That's an interesting question. I am struck by the need to be supportive and nurturing of the singers in the group, to give them time to process what they do, and to support one another. In the past, before COVID, we had a personal workshop day together, we retreated to a quiet little church in the middle of nowhere had this space to ourselves all day. We brought in one of my professors from King's and she led us in a creative workshop for the day. And it basically explored, gave people opportunity to reflect self reflect, explore their lives and share the day together. And several people during the course of the interviews commented about how meaningful that day was to them and I am passionate about doing what I can to help my singers be everything they can be and be there for the people that need them.
Esther Hayford 14:50
So you're passionate about helping supporting your singers, to do to do their best in supporting the people you sing for. I wish you all the best with that.
Debra Shelley 15:07
Esther Hayford 15:07
I look forward to meeting you in person sometime.
Debra Shelley 15:11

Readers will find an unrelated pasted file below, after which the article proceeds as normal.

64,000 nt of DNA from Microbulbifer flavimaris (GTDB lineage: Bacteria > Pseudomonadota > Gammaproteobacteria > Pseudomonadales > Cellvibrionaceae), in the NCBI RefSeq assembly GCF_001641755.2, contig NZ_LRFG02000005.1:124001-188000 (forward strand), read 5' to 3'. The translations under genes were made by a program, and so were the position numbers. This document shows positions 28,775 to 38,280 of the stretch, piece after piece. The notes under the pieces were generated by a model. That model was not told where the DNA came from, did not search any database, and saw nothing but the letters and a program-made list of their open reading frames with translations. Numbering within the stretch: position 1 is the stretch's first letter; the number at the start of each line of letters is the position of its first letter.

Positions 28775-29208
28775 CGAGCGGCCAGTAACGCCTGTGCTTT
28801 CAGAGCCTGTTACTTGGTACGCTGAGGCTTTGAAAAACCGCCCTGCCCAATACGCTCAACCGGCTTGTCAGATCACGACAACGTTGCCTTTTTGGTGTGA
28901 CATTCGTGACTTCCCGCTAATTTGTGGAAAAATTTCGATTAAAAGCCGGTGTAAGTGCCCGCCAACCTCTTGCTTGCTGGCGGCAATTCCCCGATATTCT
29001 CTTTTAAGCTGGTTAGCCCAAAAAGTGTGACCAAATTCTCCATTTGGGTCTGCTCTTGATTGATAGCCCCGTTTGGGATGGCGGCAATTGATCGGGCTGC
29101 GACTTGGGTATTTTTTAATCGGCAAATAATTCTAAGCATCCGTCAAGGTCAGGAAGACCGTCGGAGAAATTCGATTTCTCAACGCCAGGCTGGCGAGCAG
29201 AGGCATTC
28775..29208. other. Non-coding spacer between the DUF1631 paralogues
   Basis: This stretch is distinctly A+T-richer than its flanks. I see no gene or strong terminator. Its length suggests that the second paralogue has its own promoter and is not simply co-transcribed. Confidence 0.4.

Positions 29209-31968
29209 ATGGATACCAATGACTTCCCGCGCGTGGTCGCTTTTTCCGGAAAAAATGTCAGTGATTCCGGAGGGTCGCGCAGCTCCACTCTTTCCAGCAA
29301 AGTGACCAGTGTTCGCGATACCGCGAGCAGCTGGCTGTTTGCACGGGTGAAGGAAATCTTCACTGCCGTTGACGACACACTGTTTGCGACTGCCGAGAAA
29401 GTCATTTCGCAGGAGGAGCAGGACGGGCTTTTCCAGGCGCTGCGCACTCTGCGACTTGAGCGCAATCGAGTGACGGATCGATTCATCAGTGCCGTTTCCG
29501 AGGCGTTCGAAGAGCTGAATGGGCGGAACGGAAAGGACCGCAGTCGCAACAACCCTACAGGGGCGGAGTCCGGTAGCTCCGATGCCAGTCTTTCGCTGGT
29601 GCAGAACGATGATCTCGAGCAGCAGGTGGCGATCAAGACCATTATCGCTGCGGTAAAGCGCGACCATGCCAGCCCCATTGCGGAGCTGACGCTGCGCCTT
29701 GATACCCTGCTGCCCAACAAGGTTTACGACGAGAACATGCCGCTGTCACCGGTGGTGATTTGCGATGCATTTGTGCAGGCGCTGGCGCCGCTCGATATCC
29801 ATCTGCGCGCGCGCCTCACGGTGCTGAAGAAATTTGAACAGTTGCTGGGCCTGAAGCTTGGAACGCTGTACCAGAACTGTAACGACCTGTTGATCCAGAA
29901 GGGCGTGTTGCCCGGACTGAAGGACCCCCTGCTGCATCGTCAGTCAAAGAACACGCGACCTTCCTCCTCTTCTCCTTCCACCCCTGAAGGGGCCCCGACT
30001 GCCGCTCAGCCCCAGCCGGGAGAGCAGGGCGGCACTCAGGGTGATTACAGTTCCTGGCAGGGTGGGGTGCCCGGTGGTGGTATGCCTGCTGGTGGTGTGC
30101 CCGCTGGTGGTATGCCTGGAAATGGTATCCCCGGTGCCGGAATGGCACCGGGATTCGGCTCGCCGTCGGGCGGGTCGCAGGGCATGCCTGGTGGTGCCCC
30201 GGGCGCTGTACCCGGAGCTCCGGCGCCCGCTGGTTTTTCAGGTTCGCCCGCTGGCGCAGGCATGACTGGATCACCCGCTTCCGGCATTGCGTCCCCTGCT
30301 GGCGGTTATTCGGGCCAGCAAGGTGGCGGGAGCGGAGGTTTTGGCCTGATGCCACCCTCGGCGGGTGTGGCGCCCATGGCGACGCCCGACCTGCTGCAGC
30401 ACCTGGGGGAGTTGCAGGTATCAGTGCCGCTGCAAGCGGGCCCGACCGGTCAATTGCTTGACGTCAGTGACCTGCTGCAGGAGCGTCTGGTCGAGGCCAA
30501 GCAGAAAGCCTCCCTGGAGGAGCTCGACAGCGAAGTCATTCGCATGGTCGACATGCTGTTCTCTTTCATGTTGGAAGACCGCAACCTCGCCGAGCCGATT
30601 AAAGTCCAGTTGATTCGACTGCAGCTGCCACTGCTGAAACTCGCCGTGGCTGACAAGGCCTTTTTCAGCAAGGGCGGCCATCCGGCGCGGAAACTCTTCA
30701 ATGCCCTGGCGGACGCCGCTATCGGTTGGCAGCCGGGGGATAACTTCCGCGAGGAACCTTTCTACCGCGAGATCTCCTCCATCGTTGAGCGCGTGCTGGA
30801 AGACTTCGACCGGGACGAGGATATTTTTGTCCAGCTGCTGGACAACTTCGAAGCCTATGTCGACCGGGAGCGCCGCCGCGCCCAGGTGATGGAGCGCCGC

Me too. It's been fun. Thank you.
Shawna Reibling 15:15
Thank you both to Esther and Deb for sharing the research with us today. Please join us for the next series of episodes on Research Chat, when a different set of graduate students share their research challenges throughout their work at Laurier.
Shawna Reibling 15:39
Please subscribe to research chat on your favourite podcast player to hear new episodes. Visit WLU.ca/research-chat to read a follow up article show notes and related links. Research Chat is a partnership between the Office of Research Services, the Faculty of Graduate and Postdoctoral Studies, and the Laurier Library. Thank you to everyone who's contributed to the creation of Research Chat. The gratitude list can be found on our webpage.